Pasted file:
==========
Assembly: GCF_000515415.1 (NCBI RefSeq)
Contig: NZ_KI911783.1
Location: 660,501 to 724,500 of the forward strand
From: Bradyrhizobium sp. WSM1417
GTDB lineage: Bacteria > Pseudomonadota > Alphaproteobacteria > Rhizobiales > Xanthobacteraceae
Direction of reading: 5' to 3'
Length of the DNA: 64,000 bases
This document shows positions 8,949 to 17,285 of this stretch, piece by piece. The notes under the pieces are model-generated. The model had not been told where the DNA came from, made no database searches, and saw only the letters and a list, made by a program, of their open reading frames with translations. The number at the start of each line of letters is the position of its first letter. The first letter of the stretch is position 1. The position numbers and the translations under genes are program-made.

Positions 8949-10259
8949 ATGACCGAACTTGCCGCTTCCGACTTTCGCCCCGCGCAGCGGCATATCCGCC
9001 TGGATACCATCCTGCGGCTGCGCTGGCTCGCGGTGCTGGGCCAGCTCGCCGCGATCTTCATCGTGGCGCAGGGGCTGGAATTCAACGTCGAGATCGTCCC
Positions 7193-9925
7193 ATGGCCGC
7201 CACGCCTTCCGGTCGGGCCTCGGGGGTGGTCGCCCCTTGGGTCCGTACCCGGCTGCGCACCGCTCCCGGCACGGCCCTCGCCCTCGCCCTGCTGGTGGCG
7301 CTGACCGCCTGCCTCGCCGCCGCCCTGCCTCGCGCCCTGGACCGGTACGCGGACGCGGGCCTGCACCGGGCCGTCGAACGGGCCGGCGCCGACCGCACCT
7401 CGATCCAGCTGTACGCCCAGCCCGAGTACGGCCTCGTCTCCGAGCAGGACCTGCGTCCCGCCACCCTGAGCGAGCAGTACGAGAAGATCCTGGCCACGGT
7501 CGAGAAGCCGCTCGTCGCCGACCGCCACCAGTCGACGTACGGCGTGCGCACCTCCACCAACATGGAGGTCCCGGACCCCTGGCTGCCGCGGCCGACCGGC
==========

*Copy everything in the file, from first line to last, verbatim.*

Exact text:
Assembly: GCF_000515415.1 (NCBI RefSeq)
Contig: NZ_KI911783.1
Location: 660,501 to 724,500 of the forward strand
From: Bradyrhizobium sp. WSM1417
GTDB lineage: Bacteria > Pseudomonadota > Alphaproteobacteria > Rhizobiales > Xanthobacteraceae
Direction of reading: 5' to 3'
Length of the DNA: 64,000 bases
This document shows positions 8,949 to 17,285 of this stretch, piece by piece. The notes under the pieces are model-generated. The model had not been told where the DNA came from, made no database searches, and saw only the letters and a list, made by a program, of their open reading frames with translations. The number at the start of each line of letters is the position of its first letter. The first letter of the stretch is position 1. The position numbers and the translations under genes are program-made.

Positions 8949-10259
8949 ATGACCGAACTTGCCGCTTCCGACTTTCGCCCCGCGCAGCGGCATATCCGCC
9001 TGGATACCATCCTGCGGCTGCGCTGGCTCGCGGTGCTGGGCCAGCTCGCCGCGATCTTCATCGTGGCGCAGGGGCTGGAATTCAACGTCGAGATCGTCCC
Positions 7193-9925
7193 ATGGCCGC
7201 CACGCCTTCCGGTCGGGCCTCGGGGGTGGTCGCCCCTTGGGTCCGTACCCGGCTGCGCACCGCTCCCGGCACGGCCCTCGCCCTCGCCCTGCTGGTGGCG
7301 CTGACCGCCTGCCTCGCCGCCGCCCTGCCTCGCGCCCTGGACCGGTACGCGGACGCGGGCCTGCACCGGGCCGTCGAACGGGCCGGCGCCGACCGCACCT
7401 CGATCCAGCTGTACGCCCAGCCCGAGTACGGCCTCGTCTCCGAGCAGGACCTGCGTCCCGCCACCCTGAGCGAGCAGTACGAGAAGATCCTGGCCACGGT
7501 CGAGAAGCCGCTCGTCGCCGACCGCCACCAGTCGACGTACGGCGTGCGCACCTCCACCAACATGGAGGTCCCGGACCCCTGGCTGCCGCGGCCGACCGGC